Speaking of Rocks

You’re sitting at home, staring out the window. You’ve been sitting for awhile now, on the red rocking chair you always used to put your son to sleep in. It creaks a bit now, as you rock. But it’s providing comfort with a memory, making you feel less old somehow, even though your son’s getting well on in his schooling. He’d be out of the house in a year or so, and starting out on his own, becoming the man you always hoped he would be.

You sigh, reminiscing, but then your phone rings. Your son tells you he’ll be home in about an hour; that he and his classmates had decided to stick around a bit later at school, but to please save him some dinner.

That’s alright, you consent. You trust his little sixteen-year-old self half-heartedly. He is safe, you deem, because he’d be traveling in threes. But he’s still sixteen, so your heart’s still a bit jumpy at the thought of him traveling past a certain hour.

You just never want to assume the worst, so you consent. It’s time to let go.

And when your boy’s a bit later than he had told you, you think of all the punishments you might have to inflict, just so that he understands that he’s still sixteen and that because he still lives under your roof, he lives under your rules.

But then the hour grows later. And you know your son pushes buttons, but he’s never pushed them this far. You call the other parents. They haven’t heard from the boys either. So your husband suggests to report this to the police, as a precaution.

And you do so, a little nervous, but hopeful just the same. He’s just a silly kid. No bad could come to him.

And the other parents agree with you, because their boys are silly too. Young and silly.

And then a day passes. And then a week. And then two. You’re still in that rocking chair, staring out the window, the creak being the only escape from your thoughts. The boys will come home. They must.

Creak, creak.

“No one would steal my boy away from me,” you constantly say. “My boy.”

Creak, creak.

But the boys don’t come home. You stay with the other mothers, trying to make sense of it all. You call on the nations to stand up and help. To make noise. Sure, your people are making noise. But it needs to be louder, to drown out your thoughts. It needs to be louder to drown out the thoughts of others. Of others saying that your son deserves any outcome of this.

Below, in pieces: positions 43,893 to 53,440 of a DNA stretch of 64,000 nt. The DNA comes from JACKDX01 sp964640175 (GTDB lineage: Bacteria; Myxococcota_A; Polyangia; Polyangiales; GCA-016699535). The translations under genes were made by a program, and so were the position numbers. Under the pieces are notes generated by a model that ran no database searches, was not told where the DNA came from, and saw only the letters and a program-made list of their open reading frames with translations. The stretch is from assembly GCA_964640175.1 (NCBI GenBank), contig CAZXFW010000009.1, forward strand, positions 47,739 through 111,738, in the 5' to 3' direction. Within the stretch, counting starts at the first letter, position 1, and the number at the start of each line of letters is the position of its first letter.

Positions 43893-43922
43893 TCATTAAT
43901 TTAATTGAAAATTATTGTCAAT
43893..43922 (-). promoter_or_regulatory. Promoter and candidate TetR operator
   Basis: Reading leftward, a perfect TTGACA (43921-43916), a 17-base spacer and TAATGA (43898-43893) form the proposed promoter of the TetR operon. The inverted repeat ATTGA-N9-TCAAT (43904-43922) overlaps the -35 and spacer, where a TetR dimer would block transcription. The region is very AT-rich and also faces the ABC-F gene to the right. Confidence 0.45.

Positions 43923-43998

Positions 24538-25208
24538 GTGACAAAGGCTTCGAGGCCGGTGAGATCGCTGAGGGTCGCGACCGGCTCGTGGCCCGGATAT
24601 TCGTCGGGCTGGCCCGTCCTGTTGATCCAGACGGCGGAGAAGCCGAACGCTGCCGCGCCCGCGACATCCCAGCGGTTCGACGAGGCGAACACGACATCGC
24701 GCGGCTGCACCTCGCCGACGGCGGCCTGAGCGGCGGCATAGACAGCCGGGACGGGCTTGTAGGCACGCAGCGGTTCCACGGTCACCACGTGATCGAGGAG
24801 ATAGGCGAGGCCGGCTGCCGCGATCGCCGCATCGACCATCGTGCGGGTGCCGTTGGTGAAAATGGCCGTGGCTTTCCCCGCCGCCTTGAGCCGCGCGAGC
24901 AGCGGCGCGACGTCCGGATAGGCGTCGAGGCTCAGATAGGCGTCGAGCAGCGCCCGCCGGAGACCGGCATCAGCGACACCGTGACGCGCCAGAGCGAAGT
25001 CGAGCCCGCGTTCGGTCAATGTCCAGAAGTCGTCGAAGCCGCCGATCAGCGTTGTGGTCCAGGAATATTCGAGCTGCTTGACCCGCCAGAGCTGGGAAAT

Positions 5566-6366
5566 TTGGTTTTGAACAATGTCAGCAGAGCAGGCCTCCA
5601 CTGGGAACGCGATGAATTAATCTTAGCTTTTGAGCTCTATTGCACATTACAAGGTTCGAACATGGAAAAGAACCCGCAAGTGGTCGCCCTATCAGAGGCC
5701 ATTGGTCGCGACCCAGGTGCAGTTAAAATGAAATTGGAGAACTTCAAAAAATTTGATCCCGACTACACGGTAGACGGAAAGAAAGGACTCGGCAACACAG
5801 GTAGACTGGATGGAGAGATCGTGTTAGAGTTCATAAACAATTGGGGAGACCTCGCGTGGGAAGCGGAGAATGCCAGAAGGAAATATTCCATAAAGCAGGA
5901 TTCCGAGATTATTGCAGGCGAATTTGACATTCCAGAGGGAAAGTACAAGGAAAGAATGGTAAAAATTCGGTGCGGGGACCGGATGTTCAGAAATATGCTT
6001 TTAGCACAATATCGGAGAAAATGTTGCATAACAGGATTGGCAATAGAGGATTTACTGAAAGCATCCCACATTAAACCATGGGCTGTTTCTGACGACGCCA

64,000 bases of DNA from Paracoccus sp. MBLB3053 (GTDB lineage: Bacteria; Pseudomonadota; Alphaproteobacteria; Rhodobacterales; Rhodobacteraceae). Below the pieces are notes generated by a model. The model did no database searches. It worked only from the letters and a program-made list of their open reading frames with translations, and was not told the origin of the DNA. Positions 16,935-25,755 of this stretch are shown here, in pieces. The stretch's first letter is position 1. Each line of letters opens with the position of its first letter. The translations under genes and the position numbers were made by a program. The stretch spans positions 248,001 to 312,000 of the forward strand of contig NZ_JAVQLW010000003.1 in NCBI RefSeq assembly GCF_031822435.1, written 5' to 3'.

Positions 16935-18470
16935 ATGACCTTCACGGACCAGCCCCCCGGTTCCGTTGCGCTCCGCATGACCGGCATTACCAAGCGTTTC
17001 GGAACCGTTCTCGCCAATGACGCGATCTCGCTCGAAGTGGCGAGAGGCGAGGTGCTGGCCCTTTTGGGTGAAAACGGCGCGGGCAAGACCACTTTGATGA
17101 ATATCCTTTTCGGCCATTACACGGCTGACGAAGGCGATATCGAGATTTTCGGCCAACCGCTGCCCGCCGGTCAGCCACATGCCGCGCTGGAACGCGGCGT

Because how could any sixteen-year-old boy deserve any outcome when he’s the victim?

Since when did it become okay to blame the victim?

You continue to rock. There are articles. The media is getting involved. They compared your son to that of his assumed kidnapper. Saying that the boys, they are the same. They are young and silly, caught in a mess much larger than themselves.

Creak, creak.

There are others calling for peace. Calling for your country’s government to take unilateral measures to make peace with the government of your kidnapper’s. To not acknowledge that there is terror involved. Rather, to just negotiate with the terrorists.

Creak, creak.

But your boy has still not come home. His bed is still empty, although his room still has the faint scent of teenage boy. The dinner plate you made for him, too, is half-spoiled, but still in the fridge. And you keep thinking.

You know it’s against every bone of your body to negotiate with terrorists. It’s also against every bone in your body to blame the victim.

Yet, others keep blaming the hitchhiker. Keep blaming the parents and the culture. Keep blaming the region.

There is never a blame on the kidnapper.

You continue to rock.

Today, you were told your boy is never coming home.

And, still there is still no blame on the kidnapper.

You won’t ever rock again.


In memory of Eyal, Gilad & Naftali, HYD and please God give strength to their families.

About the Author
Melanie Goldberg is a current student at the Benjamin N. Cardozo School of Law. She also serves as the research assistant for Versa: The Israeli Supreme Court English Language Repository, and founded a chapter of The Louis D. Brandeis Center for Human Rights on her campus. Most recently, she was one of the recipients of The Jewish Week's "36 under 36" award.
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